At “Orientalicious 2” we had a very good team working on the project. What was very special this year was the super beautiful colonial theatre that we hired and the

Tarab part of the gala show. The Tarab songs were played by the best Arabic orchestra in the Netherlands: Ensemble Arabesque. That
everyone came in gala clothing really helped the atmosphere to be very good. A real special night out.
How did BDE and you come together?

That started in 2009: I met Jillina at Ahlan wa Sahlan. We talked about our dreams of creating a big show like a ballet for oriental dance and bringing belly dance to another theatrical level. Jillina was inspired by all the talented dancers she saw at the festival and she decided to organize an audition. I was invited too! I was so nervous, we didn't know what for we were auditioning. The funny thing was that Jillina didn't even know yet what exactly she wanted to do. After going home,  I think that she created the concept because the next time at Ahlan wa Sahlan when we met again she told me that she had decided to make a big theatrical Oriental show, and found a writer who wrote a story for her to create the show. She told me that she would open an audition.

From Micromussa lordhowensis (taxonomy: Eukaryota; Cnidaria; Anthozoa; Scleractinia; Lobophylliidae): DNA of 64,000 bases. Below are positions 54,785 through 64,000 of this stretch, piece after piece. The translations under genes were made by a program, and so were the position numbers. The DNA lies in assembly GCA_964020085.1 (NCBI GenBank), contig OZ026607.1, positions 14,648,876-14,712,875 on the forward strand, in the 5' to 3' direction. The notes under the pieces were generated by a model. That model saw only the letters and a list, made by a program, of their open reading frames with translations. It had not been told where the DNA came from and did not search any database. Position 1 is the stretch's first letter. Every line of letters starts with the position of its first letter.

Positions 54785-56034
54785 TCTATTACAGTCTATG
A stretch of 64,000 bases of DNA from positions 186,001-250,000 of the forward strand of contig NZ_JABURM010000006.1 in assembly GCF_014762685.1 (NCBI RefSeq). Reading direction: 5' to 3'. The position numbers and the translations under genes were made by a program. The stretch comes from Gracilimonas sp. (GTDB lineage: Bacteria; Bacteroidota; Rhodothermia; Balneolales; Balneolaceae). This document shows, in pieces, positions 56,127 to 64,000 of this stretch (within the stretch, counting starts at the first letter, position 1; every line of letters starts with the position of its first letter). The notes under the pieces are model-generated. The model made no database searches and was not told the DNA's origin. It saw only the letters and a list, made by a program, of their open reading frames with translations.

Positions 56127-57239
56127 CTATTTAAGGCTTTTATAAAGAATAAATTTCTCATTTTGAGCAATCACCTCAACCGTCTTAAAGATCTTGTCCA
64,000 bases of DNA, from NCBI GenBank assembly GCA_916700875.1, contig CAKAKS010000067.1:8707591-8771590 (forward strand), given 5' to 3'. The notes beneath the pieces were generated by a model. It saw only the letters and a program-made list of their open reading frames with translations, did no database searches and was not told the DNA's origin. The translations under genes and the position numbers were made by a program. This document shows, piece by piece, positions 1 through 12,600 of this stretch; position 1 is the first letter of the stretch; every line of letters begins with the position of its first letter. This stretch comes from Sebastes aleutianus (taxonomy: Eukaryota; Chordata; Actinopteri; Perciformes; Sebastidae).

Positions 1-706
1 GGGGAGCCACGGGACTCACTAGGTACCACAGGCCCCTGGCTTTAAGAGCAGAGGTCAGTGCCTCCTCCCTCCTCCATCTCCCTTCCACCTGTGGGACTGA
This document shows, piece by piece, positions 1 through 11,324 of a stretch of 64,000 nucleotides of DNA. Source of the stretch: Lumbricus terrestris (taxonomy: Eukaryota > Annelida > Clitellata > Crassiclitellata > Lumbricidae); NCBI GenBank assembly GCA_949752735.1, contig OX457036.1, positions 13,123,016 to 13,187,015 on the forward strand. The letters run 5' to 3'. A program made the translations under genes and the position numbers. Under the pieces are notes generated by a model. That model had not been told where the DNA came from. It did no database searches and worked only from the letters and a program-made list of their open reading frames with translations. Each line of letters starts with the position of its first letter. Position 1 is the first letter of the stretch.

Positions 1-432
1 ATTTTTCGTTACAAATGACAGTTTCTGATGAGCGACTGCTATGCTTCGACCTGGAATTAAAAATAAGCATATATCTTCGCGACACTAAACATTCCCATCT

When I came home in Amsterdam, I also read an announcement in an Oriental magazine that Jillina was going to make an audition for a new project: Bellydance Evolution. I felt that it was a sign. I decided to upload my video and very soon I knew it: Jillina chose me for the show. I was a big new step in my career. I danced in LA, Morocco, Hungary and Germany with BDE. I even danced one of the main characters: Peitho (seductress).